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$1,296 pledged of $2,100 goal
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By D. L. Fitzwater
$1,296 pledged of $2,100 goal
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About this project

About the ensemble:

What if you could compose live music with a few simple gestures?

What if all you needed to do was point, and you'd get a sound?

In the Semiconductor Orchestra, professional musicians and hobbyists, seasoned veterans and children, compose and perform musical pieces on the scale of a chamber orchestra.

Always different, always interesting, always impermanent. No performance ever matches another, no instrumentation in the ensemble is ever the same.
No pre-planning...
No working it out...
No notes on the page; you point...

Bobb Fantauzzo conducting the Orchestra at Northern Spark 2012.
Bobb Fantauzzo conducting the Orchestra at Northern Spark 2012.

And you have music.

Started in 2004 by experimental guitarist Greg Tippett, the Semiconductor Orchestra uses a set of about 50 conducting cues to spontaneously mold and arrange music created by an improvising ensemble of musicians. Using the cues the conductor can change any parameter of the music: rhythm, dynamics, harmony, melody, tempo, texture, or effects. There are 15-18 members of the group, including Cello, Viola, Piano, Keys, Guitar, Banjo, Bass, Oboe, French Horn, Flute, Native American Flute, Clarinet, and Percussion. 

A portion of the Orchestra at Northern Spark 2012
A portion of the Orchestra at Northern Spark 2012
A portion of the Orchestra at Northern Spark 2012
A portion of the Orchestra at Northern Spark 2012

Each musician takes turns conducting, so each piece is a new experience. The end result is a series of richly textured instrumental designs, each one different from the next. The ensemble ends each performance by having a member of the audience, someone who has never worked with the ensemble before conduct the ensemble in an original composition.

About the Film:

The goal of the film project is to produce both a standard feature film length documentary (80+ minutes) about the ensemble and an instructional video to permit others to start their own ensembles. We will do this by shooting the ensemble's ninth season 2013, intending to finish the film and video prior to it's tenth season in 2014. The finished film and video will be available for purchase via digital download as well as good old fashioned physical media. (DVD)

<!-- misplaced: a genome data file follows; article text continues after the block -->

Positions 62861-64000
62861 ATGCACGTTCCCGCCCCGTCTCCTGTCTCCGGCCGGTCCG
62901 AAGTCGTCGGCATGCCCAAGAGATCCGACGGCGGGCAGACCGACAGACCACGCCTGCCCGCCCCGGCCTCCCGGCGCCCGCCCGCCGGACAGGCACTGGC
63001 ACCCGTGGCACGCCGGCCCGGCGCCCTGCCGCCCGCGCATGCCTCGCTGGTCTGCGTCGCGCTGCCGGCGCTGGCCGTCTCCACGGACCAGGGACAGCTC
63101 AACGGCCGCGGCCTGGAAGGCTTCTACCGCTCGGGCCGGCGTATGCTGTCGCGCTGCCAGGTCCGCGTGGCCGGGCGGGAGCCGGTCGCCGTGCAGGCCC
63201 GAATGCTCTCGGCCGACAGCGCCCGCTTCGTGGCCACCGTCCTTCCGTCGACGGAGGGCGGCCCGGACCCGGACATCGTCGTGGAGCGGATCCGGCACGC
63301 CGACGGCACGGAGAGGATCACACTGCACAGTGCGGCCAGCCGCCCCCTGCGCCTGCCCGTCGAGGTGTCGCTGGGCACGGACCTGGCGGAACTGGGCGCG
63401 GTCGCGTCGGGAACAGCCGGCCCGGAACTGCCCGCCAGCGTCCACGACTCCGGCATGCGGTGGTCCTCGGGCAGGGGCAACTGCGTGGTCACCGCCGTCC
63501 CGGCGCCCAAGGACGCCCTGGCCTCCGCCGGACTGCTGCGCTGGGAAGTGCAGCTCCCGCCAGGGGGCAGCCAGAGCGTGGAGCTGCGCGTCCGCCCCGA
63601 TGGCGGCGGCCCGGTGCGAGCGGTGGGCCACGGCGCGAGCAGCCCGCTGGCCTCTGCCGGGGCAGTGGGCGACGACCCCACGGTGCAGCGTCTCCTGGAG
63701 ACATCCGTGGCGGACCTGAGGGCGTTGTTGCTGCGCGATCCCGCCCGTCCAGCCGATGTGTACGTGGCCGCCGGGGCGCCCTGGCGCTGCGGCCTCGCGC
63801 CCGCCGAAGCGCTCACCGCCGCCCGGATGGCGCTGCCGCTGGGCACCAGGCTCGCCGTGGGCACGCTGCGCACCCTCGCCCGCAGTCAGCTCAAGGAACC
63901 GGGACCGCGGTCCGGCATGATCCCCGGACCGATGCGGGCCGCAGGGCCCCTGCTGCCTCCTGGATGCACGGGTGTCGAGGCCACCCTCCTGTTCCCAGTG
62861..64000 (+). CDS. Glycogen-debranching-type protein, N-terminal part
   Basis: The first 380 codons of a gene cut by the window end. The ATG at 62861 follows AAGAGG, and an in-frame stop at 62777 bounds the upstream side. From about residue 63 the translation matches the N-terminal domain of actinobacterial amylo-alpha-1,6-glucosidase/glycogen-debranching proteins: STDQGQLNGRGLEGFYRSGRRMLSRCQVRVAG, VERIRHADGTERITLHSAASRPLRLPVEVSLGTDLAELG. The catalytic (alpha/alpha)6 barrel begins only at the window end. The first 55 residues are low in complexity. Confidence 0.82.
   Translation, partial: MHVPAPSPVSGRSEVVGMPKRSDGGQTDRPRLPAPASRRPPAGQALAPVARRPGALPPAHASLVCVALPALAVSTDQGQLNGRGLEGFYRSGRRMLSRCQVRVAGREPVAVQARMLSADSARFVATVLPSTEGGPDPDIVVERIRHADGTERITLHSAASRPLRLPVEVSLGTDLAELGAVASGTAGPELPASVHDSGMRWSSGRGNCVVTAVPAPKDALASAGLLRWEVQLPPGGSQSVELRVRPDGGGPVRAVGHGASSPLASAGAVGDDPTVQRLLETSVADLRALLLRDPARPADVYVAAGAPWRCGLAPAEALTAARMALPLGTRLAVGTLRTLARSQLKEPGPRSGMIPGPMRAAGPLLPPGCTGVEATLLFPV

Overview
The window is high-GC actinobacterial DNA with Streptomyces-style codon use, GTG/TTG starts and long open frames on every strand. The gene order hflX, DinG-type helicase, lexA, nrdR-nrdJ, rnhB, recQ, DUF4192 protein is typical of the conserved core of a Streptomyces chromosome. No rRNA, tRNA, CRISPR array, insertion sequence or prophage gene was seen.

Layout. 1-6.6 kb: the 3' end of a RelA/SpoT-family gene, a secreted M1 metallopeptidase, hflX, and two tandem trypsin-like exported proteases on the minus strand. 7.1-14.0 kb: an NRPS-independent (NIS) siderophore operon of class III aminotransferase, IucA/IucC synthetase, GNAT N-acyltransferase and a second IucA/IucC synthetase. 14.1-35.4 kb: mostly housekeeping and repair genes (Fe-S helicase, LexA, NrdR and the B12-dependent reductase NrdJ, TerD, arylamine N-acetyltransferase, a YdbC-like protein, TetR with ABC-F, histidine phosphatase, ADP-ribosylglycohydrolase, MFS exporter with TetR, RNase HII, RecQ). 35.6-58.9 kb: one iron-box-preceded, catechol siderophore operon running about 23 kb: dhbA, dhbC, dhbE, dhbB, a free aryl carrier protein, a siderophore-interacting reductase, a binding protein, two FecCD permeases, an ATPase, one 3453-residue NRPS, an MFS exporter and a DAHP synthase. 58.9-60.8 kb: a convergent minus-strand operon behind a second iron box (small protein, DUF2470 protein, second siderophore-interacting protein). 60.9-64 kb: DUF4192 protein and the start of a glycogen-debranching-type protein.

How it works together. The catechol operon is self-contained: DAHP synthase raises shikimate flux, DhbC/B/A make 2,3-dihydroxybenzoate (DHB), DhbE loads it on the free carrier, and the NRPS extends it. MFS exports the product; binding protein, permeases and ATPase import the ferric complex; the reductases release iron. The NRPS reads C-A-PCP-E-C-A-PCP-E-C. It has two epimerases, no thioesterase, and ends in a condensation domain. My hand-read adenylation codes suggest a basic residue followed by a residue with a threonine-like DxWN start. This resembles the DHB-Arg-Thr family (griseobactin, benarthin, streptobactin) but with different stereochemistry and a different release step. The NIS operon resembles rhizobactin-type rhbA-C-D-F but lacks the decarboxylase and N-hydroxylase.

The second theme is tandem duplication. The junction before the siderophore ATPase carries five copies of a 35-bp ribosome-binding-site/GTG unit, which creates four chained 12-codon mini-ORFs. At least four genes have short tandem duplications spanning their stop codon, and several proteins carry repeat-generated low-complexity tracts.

What your money is going to:

Unlike a normal ensemble where one could shoot a multiple night series of concerts and then cut together the different angles, Semiconductor is never the same. From a filmmaking standpoint you either got the shot or you didn't. 

The best way to ensure the capturing of every shot, every moment is being able to run multiple cameras simultaneously at every gig. There's no way to predict what will happen, what will be said, performed, or where people will move during the concerts, and the funds raised will allow for the rental of camera equipment and the purchase of digital media. 

The goal for funding on this project is $2,100, the minimum budget estimated for the rental of additional cameras and the purchase of digital media and storage devices for the hours of footage that will be captured intermittently over the course of approximately 6 months. 

Every $150 over that minimum budget will allow for the rental of either an additional camera at each performance, or a higher quality camera (bigger sensor, better lenses) to better capture performances in lower light areas. 

Anything in excess of $3,500 will be applied to post production processing needs. (e.g. expedited processing, graphic design, additional interview shoots)

A Growing Philosophy:

Art's Not Hard. 

When you think movies, it's easy to think that they are expensive and out of reach for mere mortals. A large chunk of the documentaries that people see have big names, fancy cameras, exotic locations etc. 

The video on this page was shot with a mixture of a Canon HV20, a Flip Cam, and a Nikon D5100, Shot by a crew of one. $2,100 is not a lot of money, but it is the difference between working with what I have and having more choices for the film assembly. 

A "Thank You" credit does seem small, but it will be sincere, as the end product will be what it is because of you.

Risks and challenges

Once funded filming will take place over the course of several months beginning January 2013 and ending in approximately June 2013. The shoot positions have been planned and barring natural disasters should be able to take place as planned.

Once all the footage has been gathered, and as is typical for a documentary there will be an enormous amount of footage to go through for the editing process, if funded at the minimum goal there will be at least 100 hours of footage to review and select for the film assembly. The January delivery dates are estimated to be the latest that hard copies of the finished film will be available. However, production of the hard copy discs will be dependent on the separate production facility's capabilities and timeline. It is the filmmaker's intent to deliver earlier, but with limited personnel we're erring on the side of caution.

Throughout the process we will keep you apprised of any expected delays via project updates and notifications on our web page and our Facebook page.

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    A thank you in the credits of the finished film.

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Funding period

- (30 days)